maddoc
04-22-2008, 04:59
Permanent Marker (in red) for marking film, Porter Bag to carry all the stuff, microfiber cloth, Masuko (If I remember the name correctly ...) stainless steel tanks and reels. (Easy to load and easy to clean), Changing bag.

Roger Hicks
04-22-2008, 05:04
When I go shooting, I . . . take a large, soft, cotton towel. I put the towel in my back pocket and let it dangle down. A towel comes in handy for all kinds of things.


Dear Rick,

Are you familiar with the Hitch-Hiker's Guide to the Galaxy?

A man who knows where his towel is...

Seriously, great idea. As are many others here. It's just that yours prompted a reply.

Cheers,

R.

oftheherd
04-22-2008, 05:35
...
Foam (Soda/Beer) Can Insulator for protecting lenses in bag

...

Now that's an good idea I had never thought of. Thanks!

dlove5
04-22-2008, 05:41
Softies - For taking pictures of inside the camera bag. I actually do like the ability soft releases give me to use slower shutter speeds.
Wriststrap - The kind that screw into the tripod mount give me a lot better feeling of security than the kind that use the the strap lug.
Empty film canisters - to keep tiny things like Softies in.
Monopod - Also functions as a walking stick.

Rick Waldroup
04-22-2008, 06:16
Dear Rick,

Are you familiar with the Hitch-Hiker's Guide to the Galaxy?

A man who knows where his towel is...

Seriously, great idea. As are many others here. It's just that yours prompted a reply.

Cheers,

R.

Yes, Roger, I am very familiar with that. :)

And it is so true, too. ;)

sepiareverb
04-22-2008, 06:17
Moleskine notebook- small size, fits in the camera bag, stays shut.

Sharpies XF point for writing on film cassettes & in the Moleskine- writes on everything.

Domke Gripper Strap- stays on the shoulder, less hot than a leather strap come summer.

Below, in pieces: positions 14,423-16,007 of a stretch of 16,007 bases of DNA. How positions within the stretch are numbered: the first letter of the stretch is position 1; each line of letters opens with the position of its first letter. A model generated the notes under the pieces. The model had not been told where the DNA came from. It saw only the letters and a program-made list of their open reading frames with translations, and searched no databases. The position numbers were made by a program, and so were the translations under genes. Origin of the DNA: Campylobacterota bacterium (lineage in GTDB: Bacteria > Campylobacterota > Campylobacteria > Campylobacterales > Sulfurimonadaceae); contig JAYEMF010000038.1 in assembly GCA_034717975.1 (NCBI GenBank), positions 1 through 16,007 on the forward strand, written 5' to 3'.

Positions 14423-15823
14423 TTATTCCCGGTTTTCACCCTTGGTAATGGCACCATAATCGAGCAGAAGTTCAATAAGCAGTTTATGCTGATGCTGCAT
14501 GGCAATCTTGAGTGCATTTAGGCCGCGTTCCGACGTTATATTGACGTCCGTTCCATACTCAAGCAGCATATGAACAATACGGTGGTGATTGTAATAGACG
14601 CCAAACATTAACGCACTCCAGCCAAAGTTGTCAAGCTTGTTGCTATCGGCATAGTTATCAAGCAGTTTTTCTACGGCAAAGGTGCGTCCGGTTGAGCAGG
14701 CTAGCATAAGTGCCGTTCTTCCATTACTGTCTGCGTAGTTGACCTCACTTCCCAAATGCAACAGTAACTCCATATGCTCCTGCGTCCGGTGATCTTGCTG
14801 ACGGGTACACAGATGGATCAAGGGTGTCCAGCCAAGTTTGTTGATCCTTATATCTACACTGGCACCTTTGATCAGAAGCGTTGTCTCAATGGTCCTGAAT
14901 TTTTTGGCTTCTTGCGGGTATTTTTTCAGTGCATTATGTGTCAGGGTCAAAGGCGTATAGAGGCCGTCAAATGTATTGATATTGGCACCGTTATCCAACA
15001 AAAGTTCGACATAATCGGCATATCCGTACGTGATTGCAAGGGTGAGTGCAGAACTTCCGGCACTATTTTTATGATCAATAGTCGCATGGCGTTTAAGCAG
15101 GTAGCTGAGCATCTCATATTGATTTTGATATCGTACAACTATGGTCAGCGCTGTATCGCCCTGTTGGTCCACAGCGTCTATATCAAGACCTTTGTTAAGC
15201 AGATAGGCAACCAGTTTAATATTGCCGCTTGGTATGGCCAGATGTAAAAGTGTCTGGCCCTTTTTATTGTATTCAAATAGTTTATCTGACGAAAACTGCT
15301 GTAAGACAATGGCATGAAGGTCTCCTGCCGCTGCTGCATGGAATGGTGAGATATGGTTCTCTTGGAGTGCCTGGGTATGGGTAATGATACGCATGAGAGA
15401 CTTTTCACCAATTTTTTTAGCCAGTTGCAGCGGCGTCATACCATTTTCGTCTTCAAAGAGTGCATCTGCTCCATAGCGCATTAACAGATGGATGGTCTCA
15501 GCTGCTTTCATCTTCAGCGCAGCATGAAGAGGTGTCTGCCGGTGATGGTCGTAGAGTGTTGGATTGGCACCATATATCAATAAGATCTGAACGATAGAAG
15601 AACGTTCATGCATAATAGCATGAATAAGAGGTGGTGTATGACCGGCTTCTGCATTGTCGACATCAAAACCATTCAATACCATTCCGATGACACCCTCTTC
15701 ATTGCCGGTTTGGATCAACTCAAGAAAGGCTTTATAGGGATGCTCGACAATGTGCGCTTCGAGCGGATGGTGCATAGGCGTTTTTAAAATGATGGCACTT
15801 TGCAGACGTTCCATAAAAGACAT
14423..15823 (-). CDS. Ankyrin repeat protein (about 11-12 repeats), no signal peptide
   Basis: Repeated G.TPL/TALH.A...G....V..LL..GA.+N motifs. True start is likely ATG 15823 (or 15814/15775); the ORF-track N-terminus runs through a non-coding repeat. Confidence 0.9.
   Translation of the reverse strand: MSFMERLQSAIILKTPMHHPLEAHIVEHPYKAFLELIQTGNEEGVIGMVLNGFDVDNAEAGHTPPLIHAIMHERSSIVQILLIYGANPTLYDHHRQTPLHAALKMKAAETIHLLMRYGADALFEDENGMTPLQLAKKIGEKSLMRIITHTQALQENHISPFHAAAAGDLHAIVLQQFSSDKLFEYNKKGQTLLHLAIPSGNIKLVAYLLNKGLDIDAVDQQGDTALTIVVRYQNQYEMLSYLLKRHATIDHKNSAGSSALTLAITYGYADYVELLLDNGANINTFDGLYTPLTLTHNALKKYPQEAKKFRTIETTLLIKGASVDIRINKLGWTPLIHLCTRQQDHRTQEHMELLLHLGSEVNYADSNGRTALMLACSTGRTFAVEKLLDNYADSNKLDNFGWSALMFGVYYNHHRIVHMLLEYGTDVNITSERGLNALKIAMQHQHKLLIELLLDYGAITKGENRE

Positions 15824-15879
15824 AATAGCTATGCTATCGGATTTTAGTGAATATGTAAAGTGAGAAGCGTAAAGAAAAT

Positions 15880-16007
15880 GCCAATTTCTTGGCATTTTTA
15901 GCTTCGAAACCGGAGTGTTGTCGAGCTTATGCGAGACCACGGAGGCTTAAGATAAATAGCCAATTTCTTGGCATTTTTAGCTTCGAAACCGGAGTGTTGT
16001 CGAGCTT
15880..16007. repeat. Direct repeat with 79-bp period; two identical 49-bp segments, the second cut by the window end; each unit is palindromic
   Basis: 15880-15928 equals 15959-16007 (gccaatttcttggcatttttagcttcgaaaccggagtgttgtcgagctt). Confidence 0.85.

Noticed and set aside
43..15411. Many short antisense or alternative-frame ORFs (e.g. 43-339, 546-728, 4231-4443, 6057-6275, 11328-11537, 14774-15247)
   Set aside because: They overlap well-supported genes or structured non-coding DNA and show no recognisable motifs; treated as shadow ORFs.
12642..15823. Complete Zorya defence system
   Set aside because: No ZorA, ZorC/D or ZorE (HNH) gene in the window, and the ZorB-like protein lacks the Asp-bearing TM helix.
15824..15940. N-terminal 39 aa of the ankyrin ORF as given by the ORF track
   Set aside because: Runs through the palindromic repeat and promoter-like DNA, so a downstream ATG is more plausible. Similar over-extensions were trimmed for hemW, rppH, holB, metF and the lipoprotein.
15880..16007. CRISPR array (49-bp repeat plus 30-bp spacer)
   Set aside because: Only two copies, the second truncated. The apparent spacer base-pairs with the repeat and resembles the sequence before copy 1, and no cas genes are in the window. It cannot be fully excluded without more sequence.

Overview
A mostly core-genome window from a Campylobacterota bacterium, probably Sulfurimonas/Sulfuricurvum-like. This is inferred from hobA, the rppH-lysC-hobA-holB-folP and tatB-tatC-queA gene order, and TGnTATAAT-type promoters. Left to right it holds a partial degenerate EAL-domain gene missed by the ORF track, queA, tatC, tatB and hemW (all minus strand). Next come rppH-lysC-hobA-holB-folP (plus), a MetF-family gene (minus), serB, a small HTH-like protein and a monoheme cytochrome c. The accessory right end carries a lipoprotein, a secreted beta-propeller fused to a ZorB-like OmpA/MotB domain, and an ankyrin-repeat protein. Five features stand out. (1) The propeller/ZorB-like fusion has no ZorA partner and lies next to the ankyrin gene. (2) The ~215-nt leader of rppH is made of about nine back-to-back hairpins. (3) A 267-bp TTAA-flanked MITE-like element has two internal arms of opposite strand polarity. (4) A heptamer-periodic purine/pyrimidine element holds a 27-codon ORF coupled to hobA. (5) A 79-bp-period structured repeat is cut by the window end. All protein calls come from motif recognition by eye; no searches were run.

Microfiber cloth. Easy.

shadowfox
04-22-2008, 12:27
What a fun thread.

My old Wenger pocket knife is a jack of all trade and is useful in the most unexpected manner while photographing (and also to open boxes upon boxes of GAS-reducing ... uh, gears :D )

Also a 100-pack of Clear File negative sleeves for various sizes. I just ordered them from Freestyle to put an end to my negatives sprawling on the floor. I don't know why I waited this long.

And that Domke F2 I still yet to obtain... drool!

Roger Hicks
04-22-2008, 13:00
Looks like I'm going to have to investigate Moleskines. Until now I had been resistant to the idea that 'just' a notebook could cost that much. But I suppose if A&A can ask 'just' that much for a strap...

Two questions: what is the magic of these things? And, how is their name pronounced? Mole-skine? Mole-ess-kine? Mole-ess-kin? Moleskin, like the trousers?

Cheers,

R.

Roger Hicks
04-22-2008, 13:07
What a fun thread.

My old Wenger pocket knife is a jack of all trade and is useful in the most unexpected manner while photographing (and also to open boxes upon boxes of GAS-reducing ... uh, gears :D )